Political reporters are continuing to employ the same short-term calculations that used to work in their favor in covering other administrations. The same night Wolf made her pointed jokes about White House Press Secretary Sarah Huckabee Sanders’s penchant for lying, the President of the United States was at a rally in Michigan, once again telling his followers that press is full of liars who conceal their true agenda. Just this week Trump tweeted: “Why do we work so hard in working with the media when it is corrupt? Take away credentials?” This isn’t only coming from Trump either. In an extreme bit of irony, the office of the First Lady used the phrase “opposition media” when it was pointed out that her office was not that author of a booklet she was promoting as part of her new anti-cyber-bullying campaign. In support of a campaign against name-calling, Melania Trump called reporters names.

The problem for journalists who cover politics is that while Trump’s intentions to discredit them may seem obviously transparent to them—and to perhaps as much as 56 percent of the country—at least 40 percent of the country completely believes him when he says the press are liars and not to be trusted. Can political journalism continue to operate as it always has if 40 percent of the country has been coached to believe they are discredited liars? More importantly, is that 56 to 40 percent ratio a static number? A temporary spike in distrust in the era of Trump that will return to previous levels once this whole Trump era is over? Journalists shouldn’t bet on it.

Trump didn’t start the campaign to discredit journalism, he’s merely reaping the benefits of decades of past work by conservatives. Without tracing the entire history of political reporting, when America first became a country “unbiased” was not the way newspapers touted themselves to their audiences. Since anyone could own a printing press, it was largely understood that printed media reflected the views of the printer, be it pro-slavery, anti-slavery, pro-Federalism or anti-Federalism. Political reporting realigned itself over time largely in response to the beginning of broadcast journalism, first radio and later TV. The reason being that while anyone could own a printing press, radio spectrum was limited. Once the United States government began to regulate radio frequency ownership, starting in 1927 and later expanded to include broadcast television—stations couldn’t tout themselves as being representatives of a political viewpoint. As TV and radio journalism grew in strength and audience, newspapers largely followed that trend and rebranded themselves to the model we still see them touting today, as an unbiased observer in a world of partisans. The honest broker of information because it has no agenda. This is a positioning New York University’s Jay Rosen has dubbed “The View from Nowhere.”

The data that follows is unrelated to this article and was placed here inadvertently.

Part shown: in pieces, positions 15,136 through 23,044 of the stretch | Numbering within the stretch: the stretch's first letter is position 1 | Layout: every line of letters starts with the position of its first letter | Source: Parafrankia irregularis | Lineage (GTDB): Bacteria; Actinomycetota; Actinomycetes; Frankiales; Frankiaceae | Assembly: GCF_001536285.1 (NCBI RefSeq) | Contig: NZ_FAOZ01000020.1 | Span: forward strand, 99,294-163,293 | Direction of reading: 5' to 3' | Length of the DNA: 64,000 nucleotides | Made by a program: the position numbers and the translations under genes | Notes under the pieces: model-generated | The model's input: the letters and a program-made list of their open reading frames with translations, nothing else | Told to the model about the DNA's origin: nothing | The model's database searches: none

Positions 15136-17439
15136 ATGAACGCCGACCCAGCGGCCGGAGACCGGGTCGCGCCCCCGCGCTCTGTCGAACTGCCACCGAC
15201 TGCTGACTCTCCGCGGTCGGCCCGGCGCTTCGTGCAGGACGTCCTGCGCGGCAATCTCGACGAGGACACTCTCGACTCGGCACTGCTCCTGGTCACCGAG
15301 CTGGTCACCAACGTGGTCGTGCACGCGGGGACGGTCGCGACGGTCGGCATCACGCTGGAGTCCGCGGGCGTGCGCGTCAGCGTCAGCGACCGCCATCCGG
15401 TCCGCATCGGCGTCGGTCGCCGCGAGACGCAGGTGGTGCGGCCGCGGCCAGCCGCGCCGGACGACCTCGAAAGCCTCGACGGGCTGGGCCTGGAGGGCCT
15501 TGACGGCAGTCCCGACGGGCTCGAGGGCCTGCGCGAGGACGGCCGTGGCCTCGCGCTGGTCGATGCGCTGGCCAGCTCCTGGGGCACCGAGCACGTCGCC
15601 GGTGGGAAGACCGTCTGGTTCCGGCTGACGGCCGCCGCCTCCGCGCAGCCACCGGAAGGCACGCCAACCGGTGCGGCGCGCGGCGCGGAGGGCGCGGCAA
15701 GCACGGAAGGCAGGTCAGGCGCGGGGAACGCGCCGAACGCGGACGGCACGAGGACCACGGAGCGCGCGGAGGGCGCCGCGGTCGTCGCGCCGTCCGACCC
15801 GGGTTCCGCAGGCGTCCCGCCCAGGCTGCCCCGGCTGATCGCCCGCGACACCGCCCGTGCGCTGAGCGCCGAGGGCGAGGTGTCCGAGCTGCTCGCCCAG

If broadcasters like Edward R. Murrow and Walter Cronkite were seen as more trustworthy than the politicians they reported on, that gave an advantage to reporters over politicians. This put journalists in the position of being the “referees” to call the rules of political fights and facts themselves. (And where the phrase “working the refs” comes from, as a carryover from sports.) Most historians trace the beginning of the campaign to discredit journalists with the Lyndon Baines Johnson administration over the coverage of the Vietnam War and the Nixon administration over, well, Nixon, because one way to fight a scandal is to discredit the source of information. Like any cultural trend, it can take decades to garner support and become widespread. This is how we have gotten to our present moment. Roger Ailes’s Fox News was not the sole reason there is now a deep partisan split on how political news coverage is viewed but he is surely the most successful general conservatives had in the war against journalism prior to Trump himself.

“We’re doing our jobs” might seem like a steady principle to guide journalism through this chaotic period of history. The problem is when a campaign to discredit an industry takes root, even if the tree (which in this metaphor would be Trump himself) is felled someday—either by impeachment or election—the roots underpinning the campaign aren’t ripped out with the stump. The conservative campaigns against journalism didn’t die with Roger Ailes. It didn’t lose steam when Steve Bannon’s stock with Breitbart News rose and fell. When audience is captured by a side that says “you can’t trust those people,” how can journalists get them back if only by saying they aren’t the ones doing the fighting? An asymmetrical war tends to leave one side steamrolled over the other.

The impact of one fancy dinner, one tweet, one article, even one statement by an important executive editor, cannot be implicitly weighed on the long-term campaign to make audiences distrust journalism. There isn’t really a straw that breaks the camel’s back in this situation. But eventually, over time, enough straw combined with enough mud will build bricks. And those bricks get stacked on top of each other. When the bricks get heavy enough, at some point, maybe in the distant future or maybe in a much shorter timeframe than they realize, journalists are going to notice they’ve been entombed, and getting out will take a lot more effort than when it was just straw and mud being hurled at them.